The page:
Fitch Assigns a 'AA-' to Mercy Health 2018A Taxable Bds; 'F1+' to 2018A&B Taxable CP; Outlook Stable.
--$300 million taxable bonds series 2018A.
Fitch also assigns its 'F1+' short-term rating to the 2018A and 2018B CP backed by Mercy Health self-liquidity.
Simultaneously, Fitch affirms at 'AA-' bonds issued by Mercy Health (OH) or on behalf of Mercy Health by Allen County (listed at the end of the release) and affirms its 'F1'+ on the Allen County (OH) series 2012B backed by Mercy Health self-liquidity.
The Rating Outlook on all bonds is Stable.
Proceeds from the 2018A bonds will be used to refund certain debt issued on behalf of Bon Secours Health Care System, Inc., MD (BSHSI), which completed a business combination on Sept. 1, 2018. As part of that transaction, BSHSI, now known as Bon Secours Mercy Health, Inc. (BSMH), was substituted as the sole corporate member of Mercy Health. In response, Fitch is assigning an 'AA-' IDR to Bon Secours Mercy Health (BSMH) and placing on Rating Watch Positive the IDR and bonds issued by various issuers on behalf of BSHSI (listed at the end of the release) as BSHSI debt that is not refunded will be substituted with security under Mercy Health's security structure at the time of the closing, and therefore expected to be upgraded to Mercy Health's 'AA-' IDR and revenue bond ratings.
At a future date, anticipated on or about Jan. 1, 2020, Mercy Health will be merged into BSMH, with BSMH as the surviving entity. Fitch analysis is based on the consolidated pro forma financial results of the combined BSMH organization.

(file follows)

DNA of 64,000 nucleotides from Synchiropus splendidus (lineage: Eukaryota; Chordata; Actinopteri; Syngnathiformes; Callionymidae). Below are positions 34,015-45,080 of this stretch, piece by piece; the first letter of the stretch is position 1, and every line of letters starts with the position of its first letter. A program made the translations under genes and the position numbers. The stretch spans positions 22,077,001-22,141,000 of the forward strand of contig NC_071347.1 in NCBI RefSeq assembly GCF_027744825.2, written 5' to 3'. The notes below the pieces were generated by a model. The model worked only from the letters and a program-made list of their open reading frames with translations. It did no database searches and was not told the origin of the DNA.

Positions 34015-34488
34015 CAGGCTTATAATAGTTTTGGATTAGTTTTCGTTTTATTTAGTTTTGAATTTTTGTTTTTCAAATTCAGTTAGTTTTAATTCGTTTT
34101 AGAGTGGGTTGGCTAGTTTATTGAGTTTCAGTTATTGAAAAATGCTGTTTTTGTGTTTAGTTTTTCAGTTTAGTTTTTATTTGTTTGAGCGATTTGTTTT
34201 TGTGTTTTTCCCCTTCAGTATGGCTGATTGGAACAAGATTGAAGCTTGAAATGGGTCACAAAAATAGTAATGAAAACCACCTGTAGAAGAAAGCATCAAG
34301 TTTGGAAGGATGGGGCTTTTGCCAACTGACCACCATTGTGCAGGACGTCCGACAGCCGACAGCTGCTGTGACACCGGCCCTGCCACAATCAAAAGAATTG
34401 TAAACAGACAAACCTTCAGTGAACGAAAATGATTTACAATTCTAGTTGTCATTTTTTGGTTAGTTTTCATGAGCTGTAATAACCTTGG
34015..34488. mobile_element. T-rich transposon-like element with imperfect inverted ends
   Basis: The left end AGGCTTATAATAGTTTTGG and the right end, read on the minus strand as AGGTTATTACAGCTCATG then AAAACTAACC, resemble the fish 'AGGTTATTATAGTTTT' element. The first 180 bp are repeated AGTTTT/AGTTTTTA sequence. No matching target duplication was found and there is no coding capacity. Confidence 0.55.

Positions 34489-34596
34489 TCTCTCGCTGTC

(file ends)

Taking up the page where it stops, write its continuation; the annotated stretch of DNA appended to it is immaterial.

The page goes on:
The 2018 Transactions Summary
Mercy Health will be issuing approximately $300 million in series 2018A taxable fixed rate debt and $100 million taxable CP backed by self-liquidity. Additionally, Mercy Health plans to issue $310 million in direct private placement with two banks, for which the banks did not require a Fitch rating. Proceeds from the 2018 transactions will be used to refund all of the outstanding BSHSI debt with the exception $110 million of BSHI tax-exempt series 2013B and series 2017 (which are currently directly placed with Bank of America Merrill Lynch and not rated by Fitch) for which security will be substituted with Master Obligations issued under the Mercy Health Supplemental Master Trust Indenture Number Two (2018 MTI) dated Dec. 1, 2018, supplementing the 2017 Amended and Restated Mercy Health MTI (2017 MTI). The 2018 transaction does not include any new money. The transaction is expected to be priced the first week in December via negotiation.
The taxable series 2018A and 2018B will have a bullet maturity in 2028, and the CP, which is backed by self-liquidity, has a 30 year final maturity. The bank placements have five and eight year terms. Maximum annual debt service (MADS) of approximately $191 million, provided by the underwriters, occurs in 2031 and is based on smoothing of debt service as permitted by the MTI.
General obligation of Mercy Health under the Supplemental Master Trust Indenture Number Two dated Dec. 1, 2018 supplementing the 2017 Amended and Restated Mercy Health Master Trust Indenture. Mercy Health will exercise its rights under the 2018 MTI to require its affiliates, and selected BSHSI contractual affiliates that comprised a significant majority of the revenues of the legacy BSHSI organization, to upstream funds to Mercy Health to satisfy obligations issued under the 2018 MTI.